Last Sunday, c3 and I watched “I Am Michael” over at Netflix. First off, I just have to hand it to James Franco for his inclusiveness! I can’t name any other straight actor who has played so many gay male roles. It almost seems like an advocacy for him (or a career-diffentiating move).
The film itself tries to present a non-judgemental view of Michael Glatze’s journey from gay rights to gay renunciation. It agonizingly details the process, the extenuating circumstances that surround it. For some part of it, his growing embrace of Christian religion I can relate to. I did try to turn back on being so Catholic-religious at a point in my life. But I had to be honest to myself and realize that believing was a real, natural part of me that couldn’t be denied.
And being gay is as much a part of that. But Michael, in the movie, eventually comes to the conclusion that it is just a construct, an idea that one can choose to accept or reject. But certainly, he labels that as unnatural.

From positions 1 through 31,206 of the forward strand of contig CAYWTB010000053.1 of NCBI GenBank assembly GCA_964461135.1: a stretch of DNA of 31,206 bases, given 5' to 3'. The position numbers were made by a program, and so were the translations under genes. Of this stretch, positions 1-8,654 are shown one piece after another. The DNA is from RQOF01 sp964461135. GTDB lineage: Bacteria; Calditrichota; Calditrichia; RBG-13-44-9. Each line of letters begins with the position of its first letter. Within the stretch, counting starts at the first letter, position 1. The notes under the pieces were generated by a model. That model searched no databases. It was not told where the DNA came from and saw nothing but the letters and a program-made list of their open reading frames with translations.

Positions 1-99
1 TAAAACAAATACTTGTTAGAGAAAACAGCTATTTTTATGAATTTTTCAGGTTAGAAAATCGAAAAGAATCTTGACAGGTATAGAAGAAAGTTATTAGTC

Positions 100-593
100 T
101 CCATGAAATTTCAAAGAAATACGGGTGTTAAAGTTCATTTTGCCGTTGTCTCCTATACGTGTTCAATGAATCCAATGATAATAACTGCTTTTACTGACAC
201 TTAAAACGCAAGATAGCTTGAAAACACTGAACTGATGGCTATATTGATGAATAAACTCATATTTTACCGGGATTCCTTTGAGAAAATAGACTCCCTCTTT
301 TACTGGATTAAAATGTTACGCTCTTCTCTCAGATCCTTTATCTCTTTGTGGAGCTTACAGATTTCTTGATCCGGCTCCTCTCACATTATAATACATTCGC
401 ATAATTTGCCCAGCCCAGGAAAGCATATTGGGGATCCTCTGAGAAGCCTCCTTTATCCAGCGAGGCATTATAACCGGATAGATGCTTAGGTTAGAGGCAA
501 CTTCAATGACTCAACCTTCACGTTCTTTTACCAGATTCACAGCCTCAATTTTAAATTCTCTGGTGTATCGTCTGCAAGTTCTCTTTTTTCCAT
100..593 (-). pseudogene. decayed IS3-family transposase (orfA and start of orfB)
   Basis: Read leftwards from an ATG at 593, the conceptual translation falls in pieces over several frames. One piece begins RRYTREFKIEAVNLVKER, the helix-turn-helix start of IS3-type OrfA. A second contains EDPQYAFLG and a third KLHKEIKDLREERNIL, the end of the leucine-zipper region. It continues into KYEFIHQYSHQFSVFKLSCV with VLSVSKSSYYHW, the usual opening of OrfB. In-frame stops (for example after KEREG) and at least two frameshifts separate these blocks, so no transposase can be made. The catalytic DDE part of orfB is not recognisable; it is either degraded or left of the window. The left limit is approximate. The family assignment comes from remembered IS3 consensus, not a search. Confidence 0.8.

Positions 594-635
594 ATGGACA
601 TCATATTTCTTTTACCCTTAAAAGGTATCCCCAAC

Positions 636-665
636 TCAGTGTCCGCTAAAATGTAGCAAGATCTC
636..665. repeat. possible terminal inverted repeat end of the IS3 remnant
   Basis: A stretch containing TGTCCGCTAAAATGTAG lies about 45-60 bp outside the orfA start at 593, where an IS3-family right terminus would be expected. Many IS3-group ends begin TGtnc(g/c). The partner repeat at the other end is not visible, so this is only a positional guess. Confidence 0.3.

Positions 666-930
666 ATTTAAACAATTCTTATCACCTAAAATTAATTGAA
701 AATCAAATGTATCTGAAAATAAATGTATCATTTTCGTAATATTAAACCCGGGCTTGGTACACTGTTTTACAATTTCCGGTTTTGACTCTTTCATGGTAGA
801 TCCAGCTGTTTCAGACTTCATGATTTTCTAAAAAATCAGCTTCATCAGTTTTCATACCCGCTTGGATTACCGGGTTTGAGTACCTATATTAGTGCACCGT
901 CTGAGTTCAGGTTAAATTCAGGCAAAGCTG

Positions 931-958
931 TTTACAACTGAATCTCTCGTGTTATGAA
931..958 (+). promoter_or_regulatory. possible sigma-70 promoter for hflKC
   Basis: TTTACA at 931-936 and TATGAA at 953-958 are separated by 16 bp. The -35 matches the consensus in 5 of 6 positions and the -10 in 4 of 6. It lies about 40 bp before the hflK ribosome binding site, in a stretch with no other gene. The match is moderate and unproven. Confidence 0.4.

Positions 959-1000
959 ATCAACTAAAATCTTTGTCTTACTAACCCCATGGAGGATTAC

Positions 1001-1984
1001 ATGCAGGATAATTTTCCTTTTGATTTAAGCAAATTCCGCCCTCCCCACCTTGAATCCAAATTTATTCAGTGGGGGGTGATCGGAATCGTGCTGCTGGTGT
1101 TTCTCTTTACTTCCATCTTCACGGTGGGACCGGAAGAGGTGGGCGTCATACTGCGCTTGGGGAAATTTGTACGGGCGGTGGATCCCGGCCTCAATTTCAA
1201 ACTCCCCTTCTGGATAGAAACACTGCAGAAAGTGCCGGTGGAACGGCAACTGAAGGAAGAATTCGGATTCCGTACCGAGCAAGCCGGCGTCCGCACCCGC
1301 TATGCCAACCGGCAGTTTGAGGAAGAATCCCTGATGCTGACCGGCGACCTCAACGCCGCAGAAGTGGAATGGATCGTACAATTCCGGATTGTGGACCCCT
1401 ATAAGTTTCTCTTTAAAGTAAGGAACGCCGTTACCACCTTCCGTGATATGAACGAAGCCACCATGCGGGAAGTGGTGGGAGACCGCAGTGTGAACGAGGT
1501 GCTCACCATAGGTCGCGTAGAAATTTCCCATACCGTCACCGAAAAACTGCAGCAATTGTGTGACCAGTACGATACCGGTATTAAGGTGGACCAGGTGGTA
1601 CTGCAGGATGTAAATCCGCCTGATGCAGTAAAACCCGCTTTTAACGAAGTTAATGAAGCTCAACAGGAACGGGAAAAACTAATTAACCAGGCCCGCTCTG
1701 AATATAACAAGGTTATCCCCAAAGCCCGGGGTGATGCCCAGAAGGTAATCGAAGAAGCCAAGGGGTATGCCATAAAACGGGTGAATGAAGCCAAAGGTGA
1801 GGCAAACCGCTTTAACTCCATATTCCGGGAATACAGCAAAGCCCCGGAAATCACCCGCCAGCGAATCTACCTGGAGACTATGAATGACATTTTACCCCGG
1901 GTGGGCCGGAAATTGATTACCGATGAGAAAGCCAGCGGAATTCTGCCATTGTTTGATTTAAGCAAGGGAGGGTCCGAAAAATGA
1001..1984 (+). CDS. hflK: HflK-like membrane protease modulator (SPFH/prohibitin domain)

I did detect, though, some judgment from the producers. The movie ended with that tentative, or even self-doubting, look on Michael’s face as he welcomed his first audience as a pastor of his own church. And you get to see how his countenance changes from being light and happy to grim and determined (in reference to a friend of mine. Hehehe. Inside joke). He became serious and sullen. Hence, as much as the producers claim that it was non-judgemental, I still felt that there was this undercurrent equivalent of either rolling eyes or a raised eyebrow.
I would have thought the real Michael would have seen that, too, and be totally livid. But as I researched further, it didn’t turn out that way:
It is an interesting watch for those with an open-enough mind to consider the idea of “ex-gayness”. If my memory serves me right, wasn’t there this TV reporter who flipped that way, too, previously? I wonder what his story is like. Oh sorry. I don’t even have to look far:
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